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By Amy R. Handler | October 25, 2013

It seems that everyone in town is intent on celebrating Claire’s birthday even though Claire’s big day is something she’d much rather forget.

Charles Chintzer Lai’s 23-minute drama, Blue Monday, is every bit what its title claims, and then some. For almost one half hour we live, drink and breathe the internal struggles of Lai’s principal character Claire, who is obviously depressed. It seems that Claire is unhappy in her job, feels like she’s in a rut, and absolutely despises that her friend Amelia has found success with her latest novel.

While the cinematography beautifully mimics Claire’s psyche— with its muted tones and mundane images— and the filmmaker is highly skilled in the direction of superbly-realistic actors— there’s definitely something amiss from this tale of emptiness and despair.

Blue Monday takes place in the UK, but its location is irrelevant. The film’s characters and plot are universal in that we’ve all succumbed to Claire’s emotional upheaval, and certainly we females have all lied about our ages, as Claire’s friend admittedly makes a career of doing. And yes, we’ve all been interested in someone who may not feel the same way. All of this is a true slice of life, but does it make an interesting movie when this bleak and tortured reality is all that there is for the entire duration of the film?

In my opinion, no.

Naturally, I don’t think a film should reflect all laughs and giggles, when it comes to an exploration of the psyche. However, there should be some sense of comic relief, so that viewers don’t all leave the theatre as depressed as Claire and never want to see another movie again. Heck, even the late Francois Truffaut, the long-reigning king of melodrama, balanced abysmal torture with interludes of sunshine in one of my favorite films of all time, La femme d’à côté (1981).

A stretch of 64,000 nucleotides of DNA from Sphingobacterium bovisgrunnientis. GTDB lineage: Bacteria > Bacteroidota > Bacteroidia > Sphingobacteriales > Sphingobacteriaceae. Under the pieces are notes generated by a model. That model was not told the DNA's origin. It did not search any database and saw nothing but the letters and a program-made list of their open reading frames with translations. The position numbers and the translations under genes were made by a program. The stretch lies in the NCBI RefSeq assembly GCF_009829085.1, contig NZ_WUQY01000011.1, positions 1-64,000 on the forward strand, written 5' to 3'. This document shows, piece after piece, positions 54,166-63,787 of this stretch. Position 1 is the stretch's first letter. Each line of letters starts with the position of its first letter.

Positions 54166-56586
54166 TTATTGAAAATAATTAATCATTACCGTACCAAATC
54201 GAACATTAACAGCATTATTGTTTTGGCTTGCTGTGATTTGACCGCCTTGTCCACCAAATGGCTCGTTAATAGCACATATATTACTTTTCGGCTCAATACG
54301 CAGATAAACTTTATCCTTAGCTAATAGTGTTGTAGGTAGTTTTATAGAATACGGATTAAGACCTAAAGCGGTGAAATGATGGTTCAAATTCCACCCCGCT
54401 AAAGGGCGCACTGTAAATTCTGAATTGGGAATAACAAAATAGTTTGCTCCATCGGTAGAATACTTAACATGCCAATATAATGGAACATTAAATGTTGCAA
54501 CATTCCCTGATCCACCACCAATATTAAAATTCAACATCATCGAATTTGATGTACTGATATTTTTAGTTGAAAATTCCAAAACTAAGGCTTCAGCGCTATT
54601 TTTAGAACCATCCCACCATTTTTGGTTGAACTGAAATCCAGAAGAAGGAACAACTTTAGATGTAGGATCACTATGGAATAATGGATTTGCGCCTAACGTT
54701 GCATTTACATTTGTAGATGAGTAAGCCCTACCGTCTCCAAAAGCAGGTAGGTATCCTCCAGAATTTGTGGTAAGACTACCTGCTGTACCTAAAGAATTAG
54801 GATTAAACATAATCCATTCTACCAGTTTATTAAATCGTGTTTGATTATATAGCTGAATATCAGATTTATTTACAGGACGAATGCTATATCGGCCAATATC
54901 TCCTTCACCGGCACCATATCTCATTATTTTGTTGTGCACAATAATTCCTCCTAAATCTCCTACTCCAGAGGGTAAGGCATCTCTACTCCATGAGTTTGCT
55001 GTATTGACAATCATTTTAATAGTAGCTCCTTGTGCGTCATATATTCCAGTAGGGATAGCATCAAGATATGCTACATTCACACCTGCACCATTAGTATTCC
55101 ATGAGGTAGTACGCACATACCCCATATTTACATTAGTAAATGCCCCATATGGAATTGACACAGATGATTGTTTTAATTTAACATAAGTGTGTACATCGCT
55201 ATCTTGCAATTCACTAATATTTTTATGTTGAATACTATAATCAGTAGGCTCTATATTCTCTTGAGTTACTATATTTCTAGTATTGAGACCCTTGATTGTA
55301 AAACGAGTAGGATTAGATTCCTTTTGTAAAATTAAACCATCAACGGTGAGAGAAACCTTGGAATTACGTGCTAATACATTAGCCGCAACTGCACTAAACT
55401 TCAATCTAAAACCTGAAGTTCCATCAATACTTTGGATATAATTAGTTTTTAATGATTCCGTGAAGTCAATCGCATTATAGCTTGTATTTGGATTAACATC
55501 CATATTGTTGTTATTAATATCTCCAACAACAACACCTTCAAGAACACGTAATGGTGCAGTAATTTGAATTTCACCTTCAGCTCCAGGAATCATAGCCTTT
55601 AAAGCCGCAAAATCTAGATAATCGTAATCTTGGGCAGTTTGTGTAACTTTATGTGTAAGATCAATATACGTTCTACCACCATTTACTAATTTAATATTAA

Still, I do admire filmmakers who attempt the daunting feat of creating short movies. Believe me, it’s not easy to portray all that you hope, in a tiny structure, and very few directors can do this well. The good news is that Charles Chintzer Lai has a true vision and understanding of human nature, and he is able to bring this to the screen in a strong way. Perhaps someday soon, Lai will find room to explore the subtle humor that does exist in our darkest moments when he creates a feature length film. I do look forward to that time.

This film was submitted for review through our Submission for Review system. If you have a film you’d like us to see, and we aren’t already looking into it on our own, you too can utilize this service.

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